Related to this is the age of the earth. It is taken as a given by writers, teachers, journalists, commentators and the like that the earth is billions of years old. Maybe this is correct, but the view that this is a certainty and that the scientific means to determine it airtight is simply untrue. The fact is that empirical research can go only so far in establishing something like this and the grand theory of evolution; there is a lot of judgment and, frankly, guesswork involved.
On sexual and family matters, we see a range of blind faith beliefs that have profoundly influenced American life. One of these is that sexual activity, so long as it’s carried out by mutual consent and birth control is used, has no consequences—even for minors. Closely related to this is that contraceptives are 100% reliable and, further, have no health consequences for women (abundant research suggesting the opposite is simply ignored). A similar blind faith belief is that women can resort to abortion without any likely physical or psychological effects (even serious regrets or guilt). Yet another blind faith belief is that it doesn’t make any difference what kind of family situation a child grows up in, so that not only is divorce not a significant issue—despite resounding recent social science evidence to the contrary—but two “parents” of the same sex is also no big deal.
Indeed, homosexualism has spawned such blind faith beliefs as that same-sex attraction is intrinsic from birth—again, the evidence clearly points otherwise—and even that there is a “gay gene” (this is completely in the realm of fantasy). Both homosexualism and feminism have generated the belief that men and women are completely interchangeable, and that the only fundamental difference between them is biological. Even the biological difference between men and women diminishes in importance because of another blind faith belief of the secular culture: that sex can actually be changed surgically or even by simply decreeing oneself to be of the other sex (even though every cell in a male body continues to have a Y chromosome).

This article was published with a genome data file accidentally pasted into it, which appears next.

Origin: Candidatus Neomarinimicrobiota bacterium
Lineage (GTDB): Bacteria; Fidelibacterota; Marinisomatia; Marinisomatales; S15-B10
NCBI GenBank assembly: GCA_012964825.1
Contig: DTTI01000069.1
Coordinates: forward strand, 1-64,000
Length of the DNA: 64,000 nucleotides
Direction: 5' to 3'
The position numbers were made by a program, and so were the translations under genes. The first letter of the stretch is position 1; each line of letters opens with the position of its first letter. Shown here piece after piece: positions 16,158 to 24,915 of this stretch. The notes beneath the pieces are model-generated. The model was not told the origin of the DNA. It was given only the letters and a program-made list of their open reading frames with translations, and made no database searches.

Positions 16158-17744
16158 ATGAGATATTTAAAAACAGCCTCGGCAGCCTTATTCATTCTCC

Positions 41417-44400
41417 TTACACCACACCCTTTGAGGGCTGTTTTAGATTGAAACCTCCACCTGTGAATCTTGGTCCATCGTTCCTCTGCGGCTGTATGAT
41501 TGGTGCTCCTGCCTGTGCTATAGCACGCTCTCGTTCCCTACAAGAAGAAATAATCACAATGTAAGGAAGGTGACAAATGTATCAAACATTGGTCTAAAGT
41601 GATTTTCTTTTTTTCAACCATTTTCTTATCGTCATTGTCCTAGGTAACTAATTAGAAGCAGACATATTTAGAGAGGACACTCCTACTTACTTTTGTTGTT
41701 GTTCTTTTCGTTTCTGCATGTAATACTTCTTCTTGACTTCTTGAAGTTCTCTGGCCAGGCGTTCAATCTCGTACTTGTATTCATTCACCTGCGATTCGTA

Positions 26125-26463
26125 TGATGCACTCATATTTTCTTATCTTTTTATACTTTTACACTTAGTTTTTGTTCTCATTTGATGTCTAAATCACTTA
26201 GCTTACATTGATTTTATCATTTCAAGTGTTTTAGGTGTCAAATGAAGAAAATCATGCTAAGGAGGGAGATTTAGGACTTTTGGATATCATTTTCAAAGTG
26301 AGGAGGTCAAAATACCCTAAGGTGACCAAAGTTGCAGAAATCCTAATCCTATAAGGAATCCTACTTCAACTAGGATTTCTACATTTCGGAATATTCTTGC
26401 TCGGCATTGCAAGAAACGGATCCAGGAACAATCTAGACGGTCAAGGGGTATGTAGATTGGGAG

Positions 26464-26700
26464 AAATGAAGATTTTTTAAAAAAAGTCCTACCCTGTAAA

One of the most basic blind faith beliefs of secularists, tied up especially with sexual morality, is that so-called “personal morality” in no way affects social mortality. So, they effectively claim—contrary to all human experience—that there is a “rigid wall of separation” between the individual and the life of a culture. Another is that an egalitarian ethos and public policies based upon it will not adversely affect human incentive and achievement. One of the most obvious of blind faith beliefs is in politics: the notion of uninhibited democracy embraced by Western secular culture believes that a mass of untutored voters—who may have very little citizenship or even moral formation—can necessarily make good and intelligent political choices (this is quite different from what the likes of Aristotle, our Founding Fathers, and Tocqueville thought).
From the classical liberal side of the secular culture, there is the long-time blind faith belief that economics works by rigid laws—as opposed to simply acknowledging tendencies such as supply-and-demand that reflect human nature—that work automatically for human good (the “invisible hand”). This Enlightenment-generated perspective ignores the fact that nothing happens automatically and helped sever ethics from economics and ushered in the one-time reign of social Darwinism.
These examples of secularist blind faith beliefs are just the tip of the iceberg; one could probably think of many more. The point is: blind faith characterizes secularism, not true religion.
(Photo credit: Al Gore in Poland, 2008; REUTERS/Kacper Pempel)